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The effect of a static external
electric and/or magnetic field can
be included in PGOPHER
simulations. Setting up a data file in principle only requires making
sure the required electric or magnetic dipole moments for the state(s)
of interest
are present. As the underlying physical interaction is the same as
absorption or emission of radiation, these are set as transition
moments. The only difference in the treatment of static fields is that
only transition moments acting within a manifold are considered. For
sample data files see:

- Zeeman and Stark Effects in SO
- The microwave spectrum and electric
field focusing of (NO)
_{2} - The pure rotational spectrum of the ground
state of NH
_{3}and the Stark effect

The
presence of a
static field has significant consequences for the way calculations are
performed, and the way various windows work.

To simulate a spectra in the presence of a field, just set EField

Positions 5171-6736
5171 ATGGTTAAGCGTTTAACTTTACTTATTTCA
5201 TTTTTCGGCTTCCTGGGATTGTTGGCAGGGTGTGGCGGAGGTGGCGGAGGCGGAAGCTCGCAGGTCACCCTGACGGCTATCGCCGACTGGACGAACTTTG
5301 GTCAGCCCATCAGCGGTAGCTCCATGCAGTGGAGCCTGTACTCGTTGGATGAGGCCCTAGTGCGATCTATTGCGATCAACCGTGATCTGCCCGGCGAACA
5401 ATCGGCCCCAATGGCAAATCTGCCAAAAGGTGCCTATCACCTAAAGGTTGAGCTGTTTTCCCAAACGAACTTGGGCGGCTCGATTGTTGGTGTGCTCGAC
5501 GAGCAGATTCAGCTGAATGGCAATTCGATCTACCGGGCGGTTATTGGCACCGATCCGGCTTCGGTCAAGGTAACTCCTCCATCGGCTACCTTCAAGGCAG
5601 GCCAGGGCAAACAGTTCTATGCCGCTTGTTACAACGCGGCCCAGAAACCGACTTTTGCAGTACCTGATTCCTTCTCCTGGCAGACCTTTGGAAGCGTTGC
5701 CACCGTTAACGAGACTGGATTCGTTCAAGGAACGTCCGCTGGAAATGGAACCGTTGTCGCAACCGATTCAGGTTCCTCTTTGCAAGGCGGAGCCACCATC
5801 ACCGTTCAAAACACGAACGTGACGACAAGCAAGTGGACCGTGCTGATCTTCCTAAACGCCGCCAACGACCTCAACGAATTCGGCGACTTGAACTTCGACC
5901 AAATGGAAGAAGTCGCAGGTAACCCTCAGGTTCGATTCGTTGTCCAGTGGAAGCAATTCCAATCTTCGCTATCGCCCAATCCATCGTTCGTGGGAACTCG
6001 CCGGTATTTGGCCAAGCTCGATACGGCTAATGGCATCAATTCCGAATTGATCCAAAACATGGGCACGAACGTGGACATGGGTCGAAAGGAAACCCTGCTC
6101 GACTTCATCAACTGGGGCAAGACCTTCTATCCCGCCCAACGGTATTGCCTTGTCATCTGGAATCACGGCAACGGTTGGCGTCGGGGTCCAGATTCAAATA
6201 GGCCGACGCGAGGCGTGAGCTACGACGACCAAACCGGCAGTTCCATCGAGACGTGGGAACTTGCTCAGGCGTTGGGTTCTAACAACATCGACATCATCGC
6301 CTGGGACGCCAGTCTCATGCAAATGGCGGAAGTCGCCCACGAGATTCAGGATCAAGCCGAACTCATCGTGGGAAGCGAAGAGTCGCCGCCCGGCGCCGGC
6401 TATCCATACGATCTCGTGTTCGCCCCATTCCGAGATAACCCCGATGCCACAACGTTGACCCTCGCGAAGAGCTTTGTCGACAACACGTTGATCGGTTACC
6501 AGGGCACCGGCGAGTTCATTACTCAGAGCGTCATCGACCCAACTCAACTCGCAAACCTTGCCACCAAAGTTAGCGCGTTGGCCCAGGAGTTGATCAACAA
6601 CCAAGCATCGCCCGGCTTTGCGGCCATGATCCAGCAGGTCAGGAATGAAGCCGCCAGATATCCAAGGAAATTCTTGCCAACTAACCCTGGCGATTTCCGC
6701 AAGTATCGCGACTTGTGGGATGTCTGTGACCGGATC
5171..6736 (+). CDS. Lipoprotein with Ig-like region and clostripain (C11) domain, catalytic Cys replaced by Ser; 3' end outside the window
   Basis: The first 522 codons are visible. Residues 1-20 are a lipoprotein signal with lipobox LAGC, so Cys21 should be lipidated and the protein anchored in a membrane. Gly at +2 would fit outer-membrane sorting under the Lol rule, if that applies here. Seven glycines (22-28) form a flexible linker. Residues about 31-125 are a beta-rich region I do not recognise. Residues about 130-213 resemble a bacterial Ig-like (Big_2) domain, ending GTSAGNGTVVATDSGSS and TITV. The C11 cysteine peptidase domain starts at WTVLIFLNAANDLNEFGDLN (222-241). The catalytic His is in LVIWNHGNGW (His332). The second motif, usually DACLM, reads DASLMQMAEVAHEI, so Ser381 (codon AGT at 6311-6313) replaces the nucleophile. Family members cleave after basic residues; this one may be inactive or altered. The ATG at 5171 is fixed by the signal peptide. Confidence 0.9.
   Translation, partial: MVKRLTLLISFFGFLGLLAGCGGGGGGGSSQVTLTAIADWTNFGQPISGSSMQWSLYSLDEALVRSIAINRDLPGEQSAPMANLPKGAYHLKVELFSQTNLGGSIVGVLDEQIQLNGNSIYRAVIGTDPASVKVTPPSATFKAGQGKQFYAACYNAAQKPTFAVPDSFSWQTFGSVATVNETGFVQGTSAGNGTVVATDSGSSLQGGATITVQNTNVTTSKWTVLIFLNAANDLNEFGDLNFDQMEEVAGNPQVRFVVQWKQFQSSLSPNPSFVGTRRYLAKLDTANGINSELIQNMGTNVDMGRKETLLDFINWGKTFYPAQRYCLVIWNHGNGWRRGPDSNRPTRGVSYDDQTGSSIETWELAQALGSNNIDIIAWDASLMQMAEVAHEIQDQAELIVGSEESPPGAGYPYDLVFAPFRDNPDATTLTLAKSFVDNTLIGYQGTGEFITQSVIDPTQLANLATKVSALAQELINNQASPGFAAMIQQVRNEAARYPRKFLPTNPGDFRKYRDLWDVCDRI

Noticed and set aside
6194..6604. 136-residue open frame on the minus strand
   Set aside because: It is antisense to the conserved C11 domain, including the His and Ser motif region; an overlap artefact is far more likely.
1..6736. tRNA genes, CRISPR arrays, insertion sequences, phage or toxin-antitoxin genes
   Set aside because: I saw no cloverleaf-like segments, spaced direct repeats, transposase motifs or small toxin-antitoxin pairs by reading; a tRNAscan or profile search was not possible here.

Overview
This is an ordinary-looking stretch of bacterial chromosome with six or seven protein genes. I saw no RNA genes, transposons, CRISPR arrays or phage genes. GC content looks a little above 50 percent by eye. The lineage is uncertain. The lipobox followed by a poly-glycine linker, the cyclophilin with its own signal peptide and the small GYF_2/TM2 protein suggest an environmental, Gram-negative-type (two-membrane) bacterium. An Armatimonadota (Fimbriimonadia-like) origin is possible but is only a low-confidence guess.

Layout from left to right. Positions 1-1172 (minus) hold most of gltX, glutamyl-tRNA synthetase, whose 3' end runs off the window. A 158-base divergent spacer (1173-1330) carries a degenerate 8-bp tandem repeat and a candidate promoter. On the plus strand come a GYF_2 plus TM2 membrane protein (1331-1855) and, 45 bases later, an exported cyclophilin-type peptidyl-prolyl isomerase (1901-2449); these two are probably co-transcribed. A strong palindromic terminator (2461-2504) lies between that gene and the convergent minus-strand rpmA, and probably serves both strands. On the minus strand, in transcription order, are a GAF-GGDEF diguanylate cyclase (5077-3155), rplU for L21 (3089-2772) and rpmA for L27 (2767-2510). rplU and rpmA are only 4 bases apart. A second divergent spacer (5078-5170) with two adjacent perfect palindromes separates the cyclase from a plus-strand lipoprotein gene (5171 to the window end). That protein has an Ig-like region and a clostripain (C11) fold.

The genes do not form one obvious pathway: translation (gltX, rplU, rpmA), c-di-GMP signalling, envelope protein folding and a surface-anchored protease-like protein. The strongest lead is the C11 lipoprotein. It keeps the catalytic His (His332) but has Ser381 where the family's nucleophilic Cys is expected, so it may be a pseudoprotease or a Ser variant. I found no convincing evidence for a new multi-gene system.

and/or BField as required in the Simulation object
using the Constants window but note:

- Calculations in the presence of a field are more time consuming than at zero field, so care may be necessary in the selection of the basis state.
- In the Linelist window, the "J" columns (the 3rd and 7th) will show M rather than the total angular momentum, and the symmetry columns will be blank.
- The Transitions window will allow M and the change in M to be selected, rather than the total angular momentum, and the symmetry selection will be ignored.
- By default, the simulated spectra will assume unpolarized light,
giving Δ
*M*= 0, ±1 selection rules. To control this, add one or more Polarization objects under the simulation object. - As currently implemented, static electric and magnetic fields can be applied simultaneously, but must be parallel.

The only good quantum number in the
presence of a field is the
projection of the total angular momentum along the field, M, so the basis used for any one
diagonalization includes all states with the required M. The M quantum number will be added onto
the end of any other quantum numbers in the state and basis labels. As
this is a notionally infinite
number of states, the range for the total angular momentum included in
the
basis is taken from Jmin to Jmax.
(All rovibronic symmetries are included in the
same matrix.) A full matrix diagonalization is used, not a perturbation